Attenuated hepatic inflammation and fibrosis in angiotensin type 1a receptor deficient mice.
BACKGROUND/AIMS: Pharmacological blockade of the renin-angiotensin system (RAS) attenuates liver fibrogenesis in rats. Here, we provide genetic evidence implicating angiotensin type 1 (AT1) receptors in liver fibrogenesis. METHODS: Wild type (WT) and AT1a knockout [AT1a (-/-)] mice were subjected to either sham operation or bile-duct ligation. Fibrosis was assessed by Sirius Red staining and hydroxyproline hepatic content. Fibrogenic and inflammatory cytokines were measured by ELISA. RESULTS: Bile duct ligation-induced elevation of serum liver enzymes was similar in WT and AT1a (-/-) mice. Bile duct ligated WT mice showed inflammatory changes and severe septal fibrosis. In contrast, AT1a (-/-) mice showed minor fibrotic lesions. Collagen accumulation was lower in AT1a (-/-) mice compared to WT mice. The increase in hepatic concentration of TGFbeta1 and pro-inflammatory cytokines was attenuated in AT1a (-/-) mice compared to WT mice. Immunohistochemistry analysis revealed decreased infiltration by inflammatory cells, lipid peroxidation products as well as decreased phosphorylation of c-Jun and p42/44 MAPK in AT1a (-/-) mice compared to AT1 (+/+) mice. CONCLUSIONS: AT1 receptors play an important role in the development of fibrosis. Pharmacological blockade of AT1 receptors appears to be a promising approach to treat liver fibrosis.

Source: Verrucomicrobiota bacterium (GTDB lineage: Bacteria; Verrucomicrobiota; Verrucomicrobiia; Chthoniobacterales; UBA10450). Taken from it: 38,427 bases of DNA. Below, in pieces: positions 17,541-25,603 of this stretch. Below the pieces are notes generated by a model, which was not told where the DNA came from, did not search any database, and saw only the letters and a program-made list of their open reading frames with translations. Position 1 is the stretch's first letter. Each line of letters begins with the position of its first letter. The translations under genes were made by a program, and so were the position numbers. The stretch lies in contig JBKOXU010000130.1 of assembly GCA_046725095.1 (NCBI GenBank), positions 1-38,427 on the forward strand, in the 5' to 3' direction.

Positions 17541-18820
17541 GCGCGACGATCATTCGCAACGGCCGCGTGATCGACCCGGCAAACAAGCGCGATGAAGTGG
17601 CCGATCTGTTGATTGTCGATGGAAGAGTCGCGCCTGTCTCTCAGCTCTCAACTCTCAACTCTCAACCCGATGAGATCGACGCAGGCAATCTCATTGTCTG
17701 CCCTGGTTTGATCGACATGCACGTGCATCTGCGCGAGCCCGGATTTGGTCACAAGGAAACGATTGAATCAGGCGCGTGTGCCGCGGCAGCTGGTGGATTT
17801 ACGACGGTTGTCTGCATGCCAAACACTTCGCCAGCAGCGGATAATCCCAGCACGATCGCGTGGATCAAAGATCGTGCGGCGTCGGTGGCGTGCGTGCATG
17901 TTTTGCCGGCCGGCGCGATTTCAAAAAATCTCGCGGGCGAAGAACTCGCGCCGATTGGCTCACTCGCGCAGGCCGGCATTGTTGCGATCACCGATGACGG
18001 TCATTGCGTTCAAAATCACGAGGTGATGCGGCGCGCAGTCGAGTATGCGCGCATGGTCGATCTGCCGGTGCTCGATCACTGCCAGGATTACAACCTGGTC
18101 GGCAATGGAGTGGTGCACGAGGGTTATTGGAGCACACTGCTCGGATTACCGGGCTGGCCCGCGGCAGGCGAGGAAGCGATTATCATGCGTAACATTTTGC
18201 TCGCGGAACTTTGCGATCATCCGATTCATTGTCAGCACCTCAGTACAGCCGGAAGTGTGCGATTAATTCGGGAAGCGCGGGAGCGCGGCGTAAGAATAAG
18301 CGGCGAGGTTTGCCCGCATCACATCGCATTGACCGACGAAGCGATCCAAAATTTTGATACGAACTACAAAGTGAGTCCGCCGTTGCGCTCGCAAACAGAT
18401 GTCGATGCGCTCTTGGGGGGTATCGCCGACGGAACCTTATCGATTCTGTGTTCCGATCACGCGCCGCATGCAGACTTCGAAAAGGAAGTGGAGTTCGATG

Yang, L; Bataller, R; Dulyx, J; Coffman, TM; Ginès, P; Rippe, RA; Brenner, DA
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